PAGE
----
UKFI accuses RBS board over Sir Fred’s pension
by Gill Montia
Story link: UKFI accuses RBS board over Sir Fred’s pension
In the latest development in the public row over the pension entitlement of former Royal Bank of Scotland chief executive, Sir Fred Goodwin, UK Financial Investments (UKFI) has blamed the RBS board for allowing a discretionary payment that could amount to £16 million.
UKFI is the body that oversees the taxpayer’s interest in UK banks that have needed government support.
In an appearance before the Treasury Select Committee, its chief executive, John Kingman, stated that the government was not told that the pension payment was in any way discretionary.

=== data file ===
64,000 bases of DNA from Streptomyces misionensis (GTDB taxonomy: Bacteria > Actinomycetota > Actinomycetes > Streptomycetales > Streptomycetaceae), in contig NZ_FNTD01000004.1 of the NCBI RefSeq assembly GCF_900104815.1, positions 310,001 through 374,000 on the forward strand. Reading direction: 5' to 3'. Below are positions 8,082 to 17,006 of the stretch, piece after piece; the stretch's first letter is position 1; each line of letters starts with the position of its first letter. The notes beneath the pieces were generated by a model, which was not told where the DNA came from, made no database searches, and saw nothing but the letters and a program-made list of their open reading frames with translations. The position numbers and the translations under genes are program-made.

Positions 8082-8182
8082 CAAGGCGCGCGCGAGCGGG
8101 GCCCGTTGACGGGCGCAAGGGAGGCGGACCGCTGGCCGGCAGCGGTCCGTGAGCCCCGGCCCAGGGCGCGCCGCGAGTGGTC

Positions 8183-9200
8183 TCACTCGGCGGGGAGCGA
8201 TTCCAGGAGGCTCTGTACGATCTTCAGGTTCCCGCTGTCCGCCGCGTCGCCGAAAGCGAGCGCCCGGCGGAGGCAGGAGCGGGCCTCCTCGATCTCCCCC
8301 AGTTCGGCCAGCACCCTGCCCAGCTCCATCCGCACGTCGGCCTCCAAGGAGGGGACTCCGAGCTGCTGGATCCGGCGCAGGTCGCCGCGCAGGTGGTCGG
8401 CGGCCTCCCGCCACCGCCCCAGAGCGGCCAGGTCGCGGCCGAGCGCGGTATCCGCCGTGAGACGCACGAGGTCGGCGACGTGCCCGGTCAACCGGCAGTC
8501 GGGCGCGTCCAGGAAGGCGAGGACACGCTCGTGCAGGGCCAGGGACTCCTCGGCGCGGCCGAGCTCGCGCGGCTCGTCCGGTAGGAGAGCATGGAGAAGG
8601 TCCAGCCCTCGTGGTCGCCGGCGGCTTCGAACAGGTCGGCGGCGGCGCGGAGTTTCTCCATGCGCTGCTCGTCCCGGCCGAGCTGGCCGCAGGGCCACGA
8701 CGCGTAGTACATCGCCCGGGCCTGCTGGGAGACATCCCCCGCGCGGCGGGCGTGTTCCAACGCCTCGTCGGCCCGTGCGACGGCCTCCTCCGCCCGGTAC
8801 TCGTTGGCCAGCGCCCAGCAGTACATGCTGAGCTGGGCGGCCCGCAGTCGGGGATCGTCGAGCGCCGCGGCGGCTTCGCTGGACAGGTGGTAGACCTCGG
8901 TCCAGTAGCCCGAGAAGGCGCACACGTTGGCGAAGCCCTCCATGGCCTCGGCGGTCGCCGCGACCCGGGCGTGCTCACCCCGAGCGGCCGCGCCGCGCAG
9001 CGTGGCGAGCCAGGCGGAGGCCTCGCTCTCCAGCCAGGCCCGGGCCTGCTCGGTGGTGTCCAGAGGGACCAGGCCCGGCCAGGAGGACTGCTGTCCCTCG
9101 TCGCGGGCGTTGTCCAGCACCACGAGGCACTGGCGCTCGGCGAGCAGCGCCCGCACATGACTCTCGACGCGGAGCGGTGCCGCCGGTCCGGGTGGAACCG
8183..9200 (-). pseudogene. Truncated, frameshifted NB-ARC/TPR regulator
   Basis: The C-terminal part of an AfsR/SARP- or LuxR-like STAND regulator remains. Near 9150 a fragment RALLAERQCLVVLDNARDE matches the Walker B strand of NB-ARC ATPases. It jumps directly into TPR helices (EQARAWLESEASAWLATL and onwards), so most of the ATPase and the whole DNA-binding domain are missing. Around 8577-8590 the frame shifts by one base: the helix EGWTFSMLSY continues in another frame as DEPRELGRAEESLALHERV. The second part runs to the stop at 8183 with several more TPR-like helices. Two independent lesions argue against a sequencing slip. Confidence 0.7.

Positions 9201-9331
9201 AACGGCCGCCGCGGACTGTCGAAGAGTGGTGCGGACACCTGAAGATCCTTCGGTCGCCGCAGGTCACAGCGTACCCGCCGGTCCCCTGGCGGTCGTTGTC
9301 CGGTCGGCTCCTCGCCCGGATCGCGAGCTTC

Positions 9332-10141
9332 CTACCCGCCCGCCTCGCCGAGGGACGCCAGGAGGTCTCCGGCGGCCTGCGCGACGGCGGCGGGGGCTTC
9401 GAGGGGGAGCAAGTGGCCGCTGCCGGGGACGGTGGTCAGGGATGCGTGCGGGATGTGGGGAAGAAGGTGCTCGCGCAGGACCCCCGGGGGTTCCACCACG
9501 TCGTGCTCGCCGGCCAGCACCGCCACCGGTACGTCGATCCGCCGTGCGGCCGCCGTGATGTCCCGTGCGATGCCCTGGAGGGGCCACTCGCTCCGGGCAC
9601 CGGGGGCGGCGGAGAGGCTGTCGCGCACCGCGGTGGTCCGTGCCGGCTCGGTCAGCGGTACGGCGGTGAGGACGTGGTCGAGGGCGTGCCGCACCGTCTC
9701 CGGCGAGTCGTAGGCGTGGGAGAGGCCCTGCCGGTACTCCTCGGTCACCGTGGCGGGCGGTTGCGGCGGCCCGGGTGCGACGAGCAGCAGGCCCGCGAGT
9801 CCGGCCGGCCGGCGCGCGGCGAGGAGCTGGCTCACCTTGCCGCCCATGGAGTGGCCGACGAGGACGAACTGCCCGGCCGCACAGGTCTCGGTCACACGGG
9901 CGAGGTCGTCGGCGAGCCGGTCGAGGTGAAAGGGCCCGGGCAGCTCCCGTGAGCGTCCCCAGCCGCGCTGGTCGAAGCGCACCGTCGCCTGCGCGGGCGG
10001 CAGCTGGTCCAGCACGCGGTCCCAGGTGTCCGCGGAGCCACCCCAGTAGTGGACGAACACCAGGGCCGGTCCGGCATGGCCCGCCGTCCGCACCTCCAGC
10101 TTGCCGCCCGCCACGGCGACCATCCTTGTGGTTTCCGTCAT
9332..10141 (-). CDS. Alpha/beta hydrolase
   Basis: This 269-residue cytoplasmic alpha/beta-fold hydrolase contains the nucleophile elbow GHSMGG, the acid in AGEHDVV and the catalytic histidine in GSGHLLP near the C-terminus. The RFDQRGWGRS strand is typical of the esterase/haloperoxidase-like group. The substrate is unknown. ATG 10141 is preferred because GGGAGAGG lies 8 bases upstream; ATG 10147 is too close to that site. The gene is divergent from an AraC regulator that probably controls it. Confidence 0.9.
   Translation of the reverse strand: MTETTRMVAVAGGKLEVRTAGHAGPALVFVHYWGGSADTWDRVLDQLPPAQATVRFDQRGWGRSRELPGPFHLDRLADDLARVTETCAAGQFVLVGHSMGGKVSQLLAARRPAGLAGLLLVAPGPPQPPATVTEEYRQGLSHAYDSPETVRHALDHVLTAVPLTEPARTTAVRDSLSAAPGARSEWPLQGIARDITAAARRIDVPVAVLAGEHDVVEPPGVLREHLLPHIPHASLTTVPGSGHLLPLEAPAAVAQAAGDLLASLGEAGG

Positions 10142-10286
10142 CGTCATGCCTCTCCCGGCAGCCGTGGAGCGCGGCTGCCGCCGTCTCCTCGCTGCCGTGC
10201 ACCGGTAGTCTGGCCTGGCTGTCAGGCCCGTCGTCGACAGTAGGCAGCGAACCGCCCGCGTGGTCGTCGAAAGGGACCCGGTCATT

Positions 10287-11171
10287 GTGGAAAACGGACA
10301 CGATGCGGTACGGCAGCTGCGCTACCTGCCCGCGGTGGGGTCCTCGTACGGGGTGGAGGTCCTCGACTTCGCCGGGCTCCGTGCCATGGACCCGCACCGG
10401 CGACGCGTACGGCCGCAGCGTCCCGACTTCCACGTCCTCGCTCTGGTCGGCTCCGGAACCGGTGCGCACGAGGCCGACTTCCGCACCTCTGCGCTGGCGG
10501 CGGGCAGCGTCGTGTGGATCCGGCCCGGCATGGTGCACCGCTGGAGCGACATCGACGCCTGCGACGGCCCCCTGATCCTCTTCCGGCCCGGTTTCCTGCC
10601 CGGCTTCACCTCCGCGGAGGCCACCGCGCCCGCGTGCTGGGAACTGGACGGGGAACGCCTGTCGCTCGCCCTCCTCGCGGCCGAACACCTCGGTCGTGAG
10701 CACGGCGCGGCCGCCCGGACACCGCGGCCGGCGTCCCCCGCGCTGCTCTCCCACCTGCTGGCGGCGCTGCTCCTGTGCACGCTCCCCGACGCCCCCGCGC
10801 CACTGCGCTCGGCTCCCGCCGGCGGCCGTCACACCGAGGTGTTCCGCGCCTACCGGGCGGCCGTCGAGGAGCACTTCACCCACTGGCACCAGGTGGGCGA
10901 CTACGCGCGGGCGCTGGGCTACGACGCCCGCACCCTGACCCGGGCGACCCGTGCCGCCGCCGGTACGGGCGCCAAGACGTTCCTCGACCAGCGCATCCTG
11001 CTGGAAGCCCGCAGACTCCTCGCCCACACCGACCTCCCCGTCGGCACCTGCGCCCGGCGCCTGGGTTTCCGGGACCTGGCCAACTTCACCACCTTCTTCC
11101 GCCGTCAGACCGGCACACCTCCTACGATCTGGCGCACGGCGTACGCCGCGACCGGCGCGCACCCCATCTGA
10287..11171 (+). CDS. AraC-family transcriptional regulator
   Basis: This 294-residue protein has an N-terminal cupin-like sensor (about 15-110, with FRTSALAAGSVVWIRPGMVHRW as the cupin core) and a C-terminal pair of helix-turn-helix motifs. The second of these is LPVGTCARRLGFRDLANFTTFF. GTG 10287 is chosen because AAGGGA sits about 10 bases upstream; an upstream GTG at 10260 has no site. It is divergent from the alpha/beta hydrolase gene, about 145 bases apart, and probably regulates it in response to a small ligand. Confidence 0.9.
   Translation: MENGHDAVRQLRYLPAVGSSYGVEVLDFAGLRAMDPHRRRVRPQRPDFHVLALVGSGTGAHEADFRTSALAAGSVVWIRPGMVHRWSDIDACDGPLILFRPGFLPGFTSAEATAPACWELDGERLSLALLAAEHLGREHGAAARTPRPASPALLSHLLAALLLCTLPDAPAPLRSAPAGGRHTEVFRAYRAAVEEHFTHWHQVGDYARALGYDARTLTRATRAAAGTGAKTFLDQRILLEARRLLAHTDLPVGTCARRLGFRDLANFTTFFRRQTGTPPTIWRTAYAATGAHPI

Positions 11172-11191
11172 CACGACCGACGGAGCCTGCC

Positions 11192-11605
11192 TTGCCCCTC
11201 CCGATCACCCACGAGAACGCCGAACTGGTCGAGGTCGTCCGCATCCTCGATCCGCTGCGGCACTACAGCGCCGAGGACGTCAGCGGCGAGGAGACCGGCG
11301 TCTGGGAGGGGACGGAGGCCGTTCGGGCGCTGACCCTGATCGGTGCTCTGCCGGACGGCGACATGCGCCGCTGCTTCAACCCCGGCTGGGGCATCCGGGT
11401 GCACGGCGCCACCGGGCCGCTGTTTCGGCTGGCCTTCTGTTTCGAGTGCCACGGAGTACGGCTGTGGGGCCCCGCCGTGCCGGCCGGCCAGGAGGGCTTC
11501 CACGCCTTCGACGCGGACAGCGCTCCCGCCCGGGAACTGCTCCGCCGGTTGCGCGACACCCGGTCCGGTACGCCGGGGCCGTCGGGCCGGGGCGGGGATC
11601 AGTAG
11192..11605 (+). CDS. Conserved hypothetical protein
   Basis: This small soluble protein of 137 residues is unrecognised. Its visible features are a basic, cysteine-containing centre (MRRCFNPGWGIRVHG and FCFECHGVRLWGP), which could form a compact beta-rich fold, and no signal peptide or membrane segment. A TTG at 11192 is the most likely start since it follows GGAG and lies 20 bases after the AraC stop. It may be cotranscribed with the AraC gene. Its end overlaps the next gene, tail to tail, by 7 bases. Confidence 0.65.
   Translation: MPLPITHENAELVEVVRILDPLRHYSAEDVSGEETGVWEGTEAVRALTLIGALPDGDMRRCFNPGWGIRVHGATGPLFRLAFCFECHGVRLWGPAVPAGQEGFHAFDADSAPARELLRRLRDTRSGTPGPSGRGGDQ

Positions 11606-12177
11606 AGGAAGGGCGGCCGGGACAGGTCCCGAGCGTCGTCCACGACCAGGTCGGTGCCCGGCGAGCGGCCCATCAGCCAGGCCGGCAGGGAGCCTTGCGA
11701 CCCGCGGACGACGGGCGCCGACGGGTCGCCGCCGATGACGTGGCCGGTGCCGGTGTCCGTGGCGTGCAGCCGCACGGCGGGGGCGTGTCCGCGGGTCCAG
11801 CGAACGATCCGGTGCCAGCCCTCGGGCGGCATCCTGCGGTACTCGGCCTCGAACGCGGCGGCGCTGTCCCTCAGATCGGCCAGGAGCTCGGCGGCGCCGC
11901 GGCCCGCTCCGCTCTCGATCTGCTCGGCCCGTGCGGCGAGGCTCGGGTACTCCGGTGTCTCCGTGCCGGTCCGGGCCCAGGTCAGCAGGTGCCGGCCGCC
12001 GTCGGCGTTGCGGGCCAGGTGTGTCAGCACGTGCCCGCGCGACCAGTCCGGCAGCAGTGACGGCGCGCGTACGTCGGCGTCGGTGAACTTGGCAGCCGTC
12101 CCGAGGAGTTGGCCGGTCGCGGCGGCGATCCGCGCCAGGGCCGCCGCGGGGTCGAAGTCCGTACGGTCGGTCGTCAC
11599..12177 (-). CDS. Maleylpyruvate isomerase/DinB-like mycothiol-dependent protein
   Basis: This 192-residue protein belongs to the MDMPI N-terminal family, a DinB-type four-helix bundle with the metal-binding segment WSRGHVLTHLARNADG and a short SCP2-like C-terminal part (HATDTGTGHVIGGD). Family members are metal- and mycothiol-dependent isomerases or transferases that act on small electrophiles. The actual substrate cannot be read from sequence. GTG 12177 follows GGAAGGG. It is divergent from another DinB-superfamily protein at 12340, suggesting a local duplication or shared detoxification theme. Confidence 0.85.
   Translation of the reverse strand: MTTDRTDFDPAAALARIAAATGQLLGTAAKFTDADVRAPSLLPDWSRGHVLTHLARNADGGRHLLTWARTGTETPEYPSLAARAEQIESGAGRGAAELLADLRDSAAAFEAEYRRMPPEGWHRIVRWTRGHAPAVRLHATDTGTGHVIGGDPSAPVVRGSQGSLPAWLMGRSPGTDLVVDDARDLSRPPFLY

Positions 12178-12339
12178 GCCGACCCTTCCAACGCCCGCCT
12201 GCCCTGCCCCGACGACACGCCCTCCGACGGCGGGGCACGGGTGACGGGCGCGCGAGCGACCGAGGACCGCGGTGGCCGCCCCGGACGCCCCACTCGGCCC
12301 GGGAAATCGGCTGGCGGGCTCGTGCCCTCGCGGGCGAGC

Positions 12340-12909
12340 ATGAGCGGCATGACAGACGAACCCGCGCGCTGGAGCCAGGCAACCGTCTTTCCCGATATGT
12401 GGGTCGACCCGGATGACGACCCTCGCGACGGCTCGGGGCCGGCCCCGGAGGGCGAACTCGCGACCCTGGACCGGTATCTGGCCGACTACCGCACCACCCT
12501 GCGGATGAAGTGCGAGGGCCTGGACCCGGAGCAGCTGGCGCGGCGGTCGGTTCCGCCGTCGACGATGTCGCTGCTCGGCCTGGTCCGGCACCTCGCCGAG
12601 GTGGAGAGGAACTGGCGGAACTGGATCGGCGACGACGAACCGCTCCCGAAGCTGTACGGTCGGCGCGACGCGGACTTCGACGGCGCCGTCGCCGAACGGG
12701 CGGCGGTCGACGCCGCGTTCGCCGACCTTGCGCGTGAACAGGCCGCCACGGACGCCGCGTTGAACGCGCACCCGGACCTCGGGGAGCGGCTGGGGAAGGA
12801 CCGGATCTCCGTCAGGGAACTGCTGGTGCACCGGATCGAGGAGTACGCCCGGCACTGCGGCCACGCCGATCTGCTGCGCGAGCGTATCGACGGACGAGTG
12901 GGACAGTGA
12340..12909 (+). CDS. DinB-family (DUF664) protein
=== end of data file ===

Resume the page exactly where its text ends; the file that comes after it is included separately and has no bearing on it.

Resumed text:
He went on to accuse the RBS board of not sharing material facts with Lord Myners, the Financial Services Secretary, who has been heavily criticised for his part in allowing Sir Fred to be rewarded for failure.
The terms of Sir Fred’s departure from RBS were dealt with hurriedly during the October phase of the banking crisis, when ministers worked out a recapitalisation package that eventually left RBS 68% state-owned.
The deal was dependent on the departure of the bank’s chief executive and chairman, and the events have since been described by Sir Fred as less of a negotiation and more of a “drive-by shooting”.
Question is, by whom?
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